Coal River Mountain Watch’s history of resistance to mountaintop coal mining is plastered across the wood-paneled walls of the group’s modest office in Raleigh County, West Virginia.
Framed photos, many of demonstrators being handcuffed, dot the walls. In the back of the building, a floor-to-ceiling length tapestry depicts the “true cost of coal” as envisioned by an activist volunteer group that created it. Pollution spews from a coal-fired power plant. A stream runs dirty. Anthropomorphic creatures take the place of humans.
“Look for somebody with a bullhorn,” said Vernon Haltom. The current co-executive director of Coal River Mountain Watch is animated as he searches the tableau, his salt-and-pepper beard bobbing up and down. Near the bottom right-hand corner he spots an ant wearing a hard hat and carrying a bullhorn.
“I think of that one as Judy Bonds,” Haltom said. “She was a person with a bullhorn.”
The “insect Bonds” is surrounded by other activist creatures; a salamander holds a miniature wind turbine and bees flit around. This hive of activity is a tribute to the grassroots network of activists that formed in Appalachia in the 1990s and 2000s, largely to raise awareness of the health and environmental impacts of mountaintop removal. The practice, which requires blowing the tops off mountains to reach the coal below, has disturbed an estimated 1.5 million acres, an area roughly the size of Delaware, and buried thousands of miles of streams.
Coal River Mountain Watch and Bonds were central figures in the movement.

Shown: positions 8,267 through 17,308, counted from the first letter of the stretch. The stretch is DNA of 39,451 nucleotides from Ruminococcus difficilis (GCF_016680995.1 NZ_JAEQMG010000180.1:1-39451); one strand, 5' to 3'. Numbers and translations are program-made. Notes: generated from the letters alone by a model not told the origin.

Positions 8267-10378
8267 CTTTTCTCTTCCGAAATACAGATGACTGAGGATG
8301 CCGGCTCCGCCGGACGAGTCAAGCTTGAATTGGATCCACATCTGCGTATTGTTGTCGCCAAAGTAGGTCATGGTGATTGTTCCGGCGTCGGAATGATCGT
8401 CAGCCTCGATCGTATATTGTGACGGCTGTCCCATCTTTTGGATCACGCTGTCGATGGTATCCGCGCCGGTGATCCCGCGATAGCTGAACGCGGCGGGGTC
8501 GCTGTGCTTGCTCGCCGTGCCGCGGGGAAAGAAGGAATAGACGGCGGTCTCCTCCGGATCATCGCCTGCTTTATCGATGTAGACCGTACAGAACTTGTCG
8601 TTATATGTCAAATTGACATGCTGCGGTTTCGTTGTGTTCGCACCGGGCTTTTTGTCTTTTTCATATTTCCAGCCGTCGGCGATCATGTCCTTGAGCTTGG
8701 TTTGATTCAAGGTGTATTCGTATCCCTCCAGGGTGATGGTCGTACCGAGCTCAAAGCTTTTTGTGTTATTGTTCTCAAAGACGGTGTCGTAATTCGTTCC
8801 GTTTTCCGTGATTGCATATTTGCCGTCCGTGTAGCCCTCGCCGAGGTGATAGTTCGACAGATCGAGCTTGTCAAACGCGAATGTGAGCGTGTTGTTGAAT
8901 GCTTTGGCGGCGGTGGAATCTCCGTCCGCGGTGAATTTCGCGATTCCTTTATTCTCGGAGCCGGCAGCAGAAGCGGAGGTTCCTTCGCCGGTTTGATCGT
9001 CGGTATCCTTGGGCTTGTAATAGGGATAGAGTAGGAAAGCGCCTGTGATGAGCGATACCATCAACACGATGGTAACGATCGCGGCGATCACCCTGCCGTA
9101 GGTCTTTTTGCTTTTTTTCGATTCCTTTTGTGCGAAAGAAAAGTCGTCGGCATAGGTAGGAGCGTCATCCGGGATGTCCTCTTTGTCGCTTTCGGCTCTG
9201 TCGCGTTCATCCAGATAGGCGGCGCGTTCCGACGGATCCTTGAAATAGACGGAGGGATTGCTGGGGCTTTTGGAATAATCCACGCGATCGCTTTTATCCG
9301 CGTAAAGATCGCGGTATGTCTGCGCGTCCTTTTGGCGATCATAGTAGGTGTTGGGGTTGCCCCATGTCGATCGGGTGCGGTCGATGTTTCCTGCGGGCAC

“We had a lot of cross pollination of ideas and various tactics and things that we’ve tried and done in varying levels of success or frustration over the years,” Haltom said. “So many of these things are things that Judy Bonds had to say.”
A coal miner’s daughter and waitress at a local Pizza Hut, Bonds and her family were the last to evacuate from her own hometown of Marfork Hollow, which was surrounded by mountaintop removal. In 2003, she was awarded the Goldman Prize, often referred to as the green Nobel.
In her acceptance speech, Bonds spoke of using activism to break coal’s deep ties in Appalachia and to seek a better way of life for those living in the communities neighboring mining.
“Organize, educate, motivate, mentor young children,” she said. “Children take back your earth.”
For the last 20 years, those have been the tenets of Coal River Mountain Watch, said Vivian Stockman with the Ohio Valley Environmental Coalition.
“It takes a lot of courage to stand up when you’re right in the middle of it and that’s what Coal River Mountain Watch has been doing for its two decades of existence,” she said.
A simple wooden sign hangs above the office entrance with the group’s logo and a motto: “Remembering the past, working for the future.” As the group hits the 20-year mark its leaders are taking stock of accomplishments, some painful losses, and the work ahead.
The group counts some hard-fought victories in its 20 years of existence, including securing a new campus for Marsh Fork Elementary School, which was previously located in the shadow of an active mining operation owned by Massey Energy.
An earthen dam and impoundment sitting above the school was permitted to hold 2.8 billion gallons of liquid coal waste. The waste pond and dam were constructed by the same mining company that was responsible for a similar impoundment in Martin County, Kentucky, that failed in 2000, sending millions of gallons of slurry into two tributaries of the Tug Fork River.
In addition to the active mountaintop removal mine, the school was also near a coal silo and railroad line. Concerned advocates feared students were being exposed to coal and silica dust as well as diesel emissions.
While some children reported illness, others in the community were concerned the school could close and students would be sent elsewhere.